Succulents in Containers

Succulents are plants that store water in their tissues, developing thick fleshy leaves that, if cut open, have a juicyness akin to grapes. Cacti are a type of succulent, differentiated by the swollen stems that store water, whilst the leaves are in the form of spines, so heavily modified as to be unrecognisable. Many succulents originate from inhospitable areas with a low rainfall, having adapted to the conditions by growing slowly and conserving sufficient moisture — in either fleshy roots, stems or leaves — to survive during long periods of drought.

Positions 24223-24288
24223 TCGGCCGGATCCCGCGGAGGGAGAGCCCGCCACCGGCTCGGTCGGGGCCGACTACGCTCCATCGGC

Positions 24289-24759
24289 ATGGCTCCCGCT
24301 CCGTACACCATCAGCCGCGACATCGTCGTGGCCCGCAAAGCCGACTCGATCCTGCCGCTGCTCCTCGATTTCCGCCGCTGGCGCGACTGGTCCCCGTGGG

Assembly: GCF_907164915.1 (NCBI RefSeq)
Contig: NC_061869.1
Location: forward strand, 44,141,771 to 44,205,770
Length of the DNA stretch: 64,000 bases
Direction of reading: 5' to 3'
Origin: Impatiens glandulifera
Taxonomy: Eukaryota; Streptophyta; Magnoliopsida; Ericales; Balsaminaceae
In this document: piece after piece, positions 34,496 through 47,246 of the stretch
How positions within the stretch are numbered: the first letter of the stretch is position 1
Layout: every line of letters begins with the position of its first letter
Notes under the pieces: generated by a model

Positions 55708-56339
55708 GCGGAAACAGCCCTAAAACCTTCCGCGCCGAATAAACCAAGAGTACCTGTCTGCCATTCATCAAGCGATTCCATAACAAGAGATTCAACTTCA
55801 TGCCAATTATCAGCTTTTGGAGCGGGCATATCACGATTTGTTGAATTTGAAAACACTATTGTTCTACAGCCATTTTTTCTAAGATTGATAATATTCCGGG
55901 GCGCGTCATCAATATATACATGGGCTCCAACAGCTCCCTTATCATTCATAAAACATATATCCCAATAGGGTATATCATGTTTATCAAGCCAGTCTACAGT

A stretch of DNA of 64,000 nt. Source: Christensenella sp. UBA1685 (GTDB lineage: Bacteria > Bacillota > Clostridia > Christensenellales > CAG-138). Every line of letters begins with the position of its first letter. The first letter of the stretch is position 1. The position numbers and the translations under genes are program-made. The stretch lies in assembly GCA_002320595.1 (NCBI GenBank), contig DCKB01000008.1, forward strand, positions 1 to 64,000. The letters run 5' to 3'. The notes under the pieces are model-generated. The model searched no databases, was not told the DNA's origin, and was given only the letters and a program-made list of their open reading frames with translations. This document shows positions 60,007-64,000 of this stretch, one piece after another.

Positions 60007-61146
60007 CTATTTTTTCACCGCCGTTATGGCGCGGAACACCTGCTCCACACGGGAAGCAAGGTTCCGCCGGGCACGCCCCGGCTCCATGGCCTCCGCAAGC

Most of the succulents in cultivation originate from Africa and Europe, apart from Cacti which are natives of the Americas, and require a minimum temperature of five degrees, and others — Melocacti, for example — that need to be much warmer. Discovering a plant’s natural habitat gives a better understanding of its cultivation needs. The UK has just three species of native succulent, the best-known being stonecrop, Sedum anglicum, or Sempervivum tectorum, the common houseleek, both of which are hardy.

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